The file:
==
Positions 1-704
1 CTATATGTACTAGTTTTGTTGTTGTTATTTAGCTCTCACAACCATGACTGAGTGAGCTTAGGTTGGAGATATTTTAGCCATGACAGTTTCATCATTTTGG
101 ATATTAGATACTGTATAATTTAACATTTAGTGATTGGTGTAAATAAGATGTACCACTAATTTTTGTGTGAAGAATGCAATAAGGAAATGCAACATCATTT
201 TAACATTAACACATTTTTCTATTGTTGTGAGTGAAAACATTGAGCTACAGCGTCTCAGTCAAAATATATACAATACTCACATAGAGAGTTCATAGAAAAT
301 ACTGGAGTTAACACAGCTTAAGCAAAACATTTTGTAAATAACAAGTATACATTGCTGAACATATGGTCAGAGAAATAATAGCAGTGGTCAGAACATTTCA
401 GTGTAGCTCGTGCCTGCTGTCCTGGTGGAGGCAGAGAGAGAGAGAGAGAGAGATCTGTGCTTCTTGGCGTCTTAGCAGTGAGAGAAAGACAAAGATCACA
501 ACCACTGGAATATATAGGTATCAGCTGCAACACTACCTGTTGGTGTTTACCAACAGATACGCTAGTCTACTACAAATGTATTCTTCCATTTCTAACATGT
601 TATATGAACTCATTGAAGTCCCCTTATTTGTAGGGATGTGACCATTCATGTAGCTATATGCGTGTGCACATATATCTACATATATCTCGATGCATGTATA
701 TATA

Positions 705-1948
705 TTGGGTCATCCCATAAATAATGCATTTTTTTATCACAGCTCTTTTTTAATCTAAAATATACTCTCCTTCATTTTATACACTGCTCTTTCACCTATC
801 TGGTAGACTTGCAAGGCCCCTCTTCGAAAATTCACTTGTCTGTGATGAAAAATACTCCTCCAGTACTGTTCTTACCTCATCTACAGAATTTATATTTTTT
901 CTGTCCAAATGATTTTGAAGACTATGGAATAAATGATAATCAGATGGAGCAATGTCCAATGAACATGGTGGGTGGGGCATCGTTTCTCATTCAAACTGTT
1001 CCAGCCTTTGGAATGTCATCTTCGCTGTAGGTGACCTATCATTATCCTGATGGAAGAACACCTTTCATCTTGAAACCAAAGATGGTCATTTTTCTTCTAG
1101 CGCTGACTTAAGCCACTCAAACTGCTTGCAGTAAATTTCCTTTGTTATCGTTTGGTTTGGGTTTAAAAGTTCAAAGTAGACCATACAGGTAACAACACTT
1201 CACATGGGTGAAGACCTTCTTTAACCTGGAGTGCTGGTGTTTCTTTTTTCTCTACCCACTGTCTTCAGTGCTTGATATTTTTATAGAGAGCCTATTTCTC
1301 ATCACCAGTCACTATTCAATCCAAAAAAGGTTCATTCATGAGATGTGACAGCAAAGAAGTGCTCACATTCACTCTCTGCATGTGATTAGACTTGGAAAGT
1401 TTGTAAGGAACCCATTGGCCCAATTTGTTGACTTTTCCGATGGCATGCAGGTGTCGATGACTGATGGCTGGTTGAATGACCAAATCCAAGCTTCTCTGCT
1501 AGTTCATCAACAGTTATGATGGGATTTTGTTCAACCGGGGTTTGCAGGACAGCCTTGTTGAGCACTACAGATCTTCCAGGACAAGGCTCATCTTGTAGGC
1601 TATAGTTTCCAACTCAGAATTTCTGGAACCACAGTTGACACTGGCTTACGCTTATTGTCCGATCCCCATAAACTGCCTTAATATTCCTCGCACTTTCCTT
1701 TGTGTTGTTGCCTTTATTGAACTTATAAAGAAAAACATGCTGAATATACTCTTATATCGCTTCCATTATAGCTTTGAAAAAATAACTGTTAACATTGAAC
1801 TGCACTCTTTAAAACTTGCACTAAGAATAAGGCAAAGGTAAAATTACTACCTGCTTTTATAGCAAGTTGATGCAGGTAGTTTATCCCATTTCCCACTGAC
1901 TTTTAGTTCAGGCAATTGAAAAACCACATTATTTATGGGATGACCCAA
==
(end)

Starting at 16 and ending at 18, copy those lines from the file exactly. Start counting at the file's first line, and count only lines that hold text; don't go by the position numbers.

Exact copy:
1201 CACATGGGTGAAGACCTTCTTTAACCTGGAGTGCTGGTGTTTCTTTTTTCTCTACCCACTGTCTTCAGTGCTTGATATTTTTATAGAGAGCCTATTTCTC
1301 ATCACCAGTCACTATTCAATCCAAAAAAGGTTCATTCATGAGATGTGACAGCAAAGAAGTGCTCACATTCACTCTCTGCATGTGATTAGACTTGGAAAGT
1401 TTGTAAGGAACCCATTGGCCCAATTTGTTGACTTTTCCGATGGCATGCAGGTGTCGATGACTGATGGCTGGTTGAATGACCAAATCCAAGCTTCTCTGCT